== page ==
This Article argues that the asserted benefits of the book-tax divide no longer justify its substantial costs in terms of tax compliance, revenue collection, economic policy, and the perceived unfairness of the U.S. income tax laws. As Treasury, Congress, and numerous scholars and practitioners have recognized, 9 when the tax consequences of a transaction are severed from the economic consequences, the results can be pernicious. The book-tax divide in particular opens an enormous gap within which corporations seeking to reduce tax liabilities can shelter reported financial income. To the extent that they do, the government and citizens are the victims. The resulting accounting gimmicks can often create a tax shelter for sophisticated taxpayers to reduce their tax liability—increasing the burden that the rest of the citizens must bear. Capital market investors also fall prey to the book-tax divide, since it creates opportunities for businesses to mislead shareholders and investors about a firm’s actual economic health. Moreover, as discussed further below, the complexity of maintaining two separate sets of books (three for those firms potentially subject to the corporate alternative minimum tax) generates tremendous compliance costs and incentives for cutting corners.

So where did the book-tax gap come from, and why do Congress, regulators, and accountants continue to perpetuate it? The most common justification, put forth by businesses and all three branches of government, including the Supreme Court, is that financial accounting and tax accounting require separate methodologies to serve their differing goals. Federal income taxation is primarily supposed to raise money for the government. It is also used to provide economic incentives for socially beneficial items such as home ownership, retirement savings, and health care. Financial accounts, by contrast, must provide investors (current and potential) with an accurate picture of a corporation’s economic position: its assets, liabilities, ongoing activities, revenue trends, and profitability prospects. Thus, some have argued that a unified system cannot accommodate these differing objectives.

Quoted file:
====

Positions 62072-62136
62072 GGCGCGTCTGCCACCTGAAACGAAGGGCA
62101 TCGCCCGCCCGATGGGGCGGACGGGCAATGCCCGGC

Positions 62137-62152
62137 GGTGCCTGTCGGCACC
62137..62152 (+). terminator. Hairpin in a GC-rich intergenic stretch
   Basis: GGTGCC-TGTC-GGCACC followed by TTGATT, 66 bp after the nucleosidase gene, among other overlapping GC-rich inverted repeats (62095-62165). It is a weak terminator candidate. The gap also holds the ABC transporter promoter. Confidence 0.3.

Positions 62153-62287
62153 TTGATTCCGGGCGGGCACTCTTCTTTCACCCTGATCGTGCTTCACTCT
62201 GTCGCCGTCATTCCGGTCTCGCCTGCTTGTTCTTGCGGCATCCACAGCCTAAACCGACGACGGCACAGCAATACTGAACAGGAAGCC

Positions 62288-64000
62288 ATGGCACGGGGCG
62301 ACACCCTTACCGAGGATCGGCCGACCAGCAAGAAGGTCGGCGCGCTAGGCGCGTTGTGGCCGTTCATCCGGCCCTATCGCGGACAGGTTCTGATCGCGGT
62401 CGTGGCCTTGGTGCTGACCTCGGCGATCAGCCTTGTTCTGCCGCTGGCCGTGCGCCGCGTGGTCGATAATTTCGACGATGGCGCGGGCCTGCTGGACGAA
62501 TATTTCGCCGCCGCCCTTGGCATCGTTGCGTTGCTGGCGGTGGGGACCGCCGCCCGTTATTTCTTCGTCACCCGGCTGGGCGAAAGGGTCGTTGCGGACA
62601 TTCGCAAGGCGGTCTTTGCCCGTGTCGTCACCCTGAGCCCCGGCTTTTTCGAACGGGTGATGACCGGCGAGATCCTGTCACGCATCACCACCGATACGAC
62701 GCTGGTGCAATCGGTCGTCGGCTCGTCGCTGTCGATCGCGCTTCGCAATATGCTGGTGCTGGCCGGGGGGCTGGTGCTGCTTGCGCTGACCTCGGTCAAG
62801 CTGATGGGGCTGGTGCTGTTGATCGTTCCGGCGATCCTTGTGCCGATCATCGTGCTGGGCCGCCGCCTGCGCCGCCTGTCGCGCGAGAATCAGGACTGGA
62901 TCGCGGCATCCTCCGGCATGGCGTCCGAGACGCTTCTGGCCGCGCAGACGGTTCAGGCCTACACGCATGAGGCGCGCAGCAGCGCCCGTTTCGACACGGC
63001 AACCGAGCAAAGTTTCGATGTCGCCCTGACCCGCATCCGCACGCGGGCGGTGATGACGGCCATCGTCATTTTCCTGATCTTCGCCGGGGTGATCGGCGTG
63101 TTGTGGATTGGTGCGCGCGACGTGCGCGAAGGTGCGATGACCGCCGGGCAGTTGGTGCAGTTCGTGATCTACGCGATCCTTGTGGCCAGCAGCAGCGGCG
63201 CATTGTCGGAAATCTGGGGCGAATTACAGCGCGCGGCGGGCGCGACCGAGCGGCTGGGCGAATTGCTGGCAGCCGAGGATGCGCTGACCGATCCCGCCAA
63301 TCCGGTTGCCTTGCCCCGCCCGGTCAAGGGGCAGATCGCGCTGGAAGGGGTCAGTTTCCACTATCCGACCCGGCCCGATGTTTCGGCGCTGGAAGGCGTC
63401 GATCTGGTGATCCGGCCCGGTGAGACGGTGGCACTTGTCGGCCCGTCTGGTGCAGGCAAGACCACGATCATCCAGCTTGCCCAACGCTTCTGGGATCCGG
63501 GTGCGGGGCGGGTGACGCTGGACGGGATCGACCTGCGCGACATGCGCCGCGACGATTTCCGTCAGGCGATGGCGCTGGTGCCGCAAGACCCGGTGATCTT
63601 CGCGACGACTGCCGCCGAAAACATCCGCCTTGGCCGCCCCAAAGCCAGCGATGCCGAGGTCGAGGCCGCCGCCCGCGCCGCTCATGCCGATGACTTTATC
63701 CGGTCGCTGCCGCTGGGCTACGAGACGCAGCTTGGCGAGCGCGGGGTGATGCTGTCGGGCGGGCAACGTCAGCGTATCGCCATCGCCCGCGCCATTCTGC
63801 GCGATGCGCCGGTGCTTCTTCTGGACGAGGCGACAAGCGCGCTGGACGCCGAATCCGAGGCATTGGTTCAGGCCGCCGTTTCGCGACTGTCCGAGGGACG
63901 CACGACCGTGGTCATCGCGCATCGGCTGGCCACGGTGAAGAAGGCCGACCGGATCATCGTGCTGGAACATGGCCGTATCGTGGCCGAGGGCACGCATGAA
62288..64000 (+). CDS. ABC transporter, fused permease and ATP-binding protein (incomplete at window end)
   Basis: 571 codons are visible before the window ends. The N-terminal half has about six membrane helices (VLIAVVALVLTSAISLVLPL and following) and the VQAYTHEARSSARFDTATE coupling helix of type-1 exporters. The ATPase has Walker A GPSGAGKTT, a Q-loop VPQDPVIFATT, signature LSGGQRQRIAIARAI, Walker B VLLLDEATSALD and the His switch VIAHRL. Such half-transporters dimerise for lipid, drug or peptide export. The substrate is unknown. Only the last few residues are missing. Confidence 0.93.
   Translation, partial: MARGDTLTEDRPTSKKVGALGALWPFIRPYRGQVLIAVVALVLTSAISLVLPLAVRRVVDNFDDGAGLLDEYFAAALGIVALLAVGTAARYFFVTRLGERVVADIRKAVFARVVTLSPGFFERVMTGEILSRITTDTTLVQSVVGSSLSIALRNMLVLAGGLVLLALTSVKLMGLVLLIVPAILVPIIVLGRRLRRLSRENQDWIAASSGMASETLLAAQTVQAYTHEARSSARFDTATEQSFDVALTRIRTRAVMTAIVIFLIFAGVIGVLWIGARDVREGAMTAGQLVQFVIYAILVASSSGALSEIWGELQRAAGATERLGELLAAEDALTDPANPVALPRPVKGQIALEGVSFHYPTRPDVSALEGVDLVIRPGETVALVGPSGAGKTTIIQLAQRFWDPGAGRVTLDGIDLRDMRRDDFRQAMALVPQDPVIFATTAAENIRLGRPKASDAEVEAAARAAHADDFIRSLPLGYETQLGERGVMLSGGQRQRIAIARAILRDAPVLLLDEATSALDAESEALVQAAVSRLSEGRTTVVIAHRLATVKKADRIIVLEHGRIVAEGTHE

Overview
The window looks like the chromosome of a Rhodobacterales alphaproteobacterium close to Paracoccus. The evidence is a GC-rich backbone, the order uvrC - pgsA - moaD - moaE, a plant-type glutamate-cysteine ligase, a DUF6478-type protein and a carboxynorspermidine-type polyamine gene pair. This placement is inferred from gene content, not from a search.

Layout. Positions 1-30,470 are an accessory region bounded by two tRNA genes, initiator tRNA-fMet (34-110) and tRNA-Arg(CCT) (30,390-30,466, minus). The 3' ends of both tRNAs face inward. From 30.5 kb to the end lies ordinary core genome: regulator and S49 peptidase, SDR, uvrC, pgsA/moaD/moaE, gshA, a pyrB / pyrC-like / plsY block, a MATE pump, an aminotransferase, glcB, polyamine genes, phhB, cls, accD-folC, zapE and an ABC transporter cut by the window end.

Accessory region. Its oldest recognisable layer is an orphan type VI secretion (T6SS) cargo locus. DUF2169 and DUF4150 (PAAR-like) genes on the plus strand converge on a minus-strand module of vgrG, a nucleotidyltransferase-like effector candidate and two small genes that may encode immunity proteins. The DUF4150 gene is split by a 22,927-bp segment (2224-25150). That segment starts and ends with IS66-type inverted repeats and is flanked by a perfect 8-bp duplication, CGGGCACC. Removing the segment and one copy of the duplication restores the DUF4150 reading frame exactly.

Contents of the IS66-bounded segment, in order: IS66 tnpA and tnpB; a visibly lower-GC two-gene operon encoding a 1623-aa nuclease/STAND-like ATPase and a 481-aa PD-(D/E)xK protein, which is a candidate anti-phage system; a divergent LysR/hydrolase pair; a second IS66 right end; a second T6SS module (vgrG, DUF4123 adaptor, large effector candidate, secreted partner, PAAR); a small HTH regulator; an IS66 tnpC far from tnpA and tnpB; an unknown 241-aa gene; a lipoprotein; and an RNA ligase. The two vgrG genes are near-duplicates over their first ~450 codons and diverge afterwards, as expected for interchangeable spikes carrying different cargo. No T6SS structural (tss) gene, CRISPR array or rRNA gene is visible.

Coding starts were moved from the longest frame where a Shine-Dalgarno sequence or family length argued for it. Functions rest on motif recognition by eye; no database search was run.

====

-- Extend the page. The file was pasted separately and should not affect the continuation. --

This Article, in contrast, considers that neither the tax system’s primary goal of raising revenue nor the financial accounting system’s primary goal of providing investor information would be compromised under a system of near-total accounting conformity. To be sure, under a radically revised accounting system such as the one proposed herein, legislators will have to give up the myriad tax preferences that currently litter the Code. The starting point for taxable income will be financial income as reported to investors, which should ideally be a close approximation of economic income. Then, a few of the most important tax provisions—for example, the credits for research expenses and for foreign income taxes paid—should be retained as selected departures from reported financial income. But the scale and scope of those departures will have to remain limited to prevent erosion of the system. This Article will argue that the current Schedule M-3, the form upon which corporations reconcile financial statement income to taxable income, can be used as a template for such a system.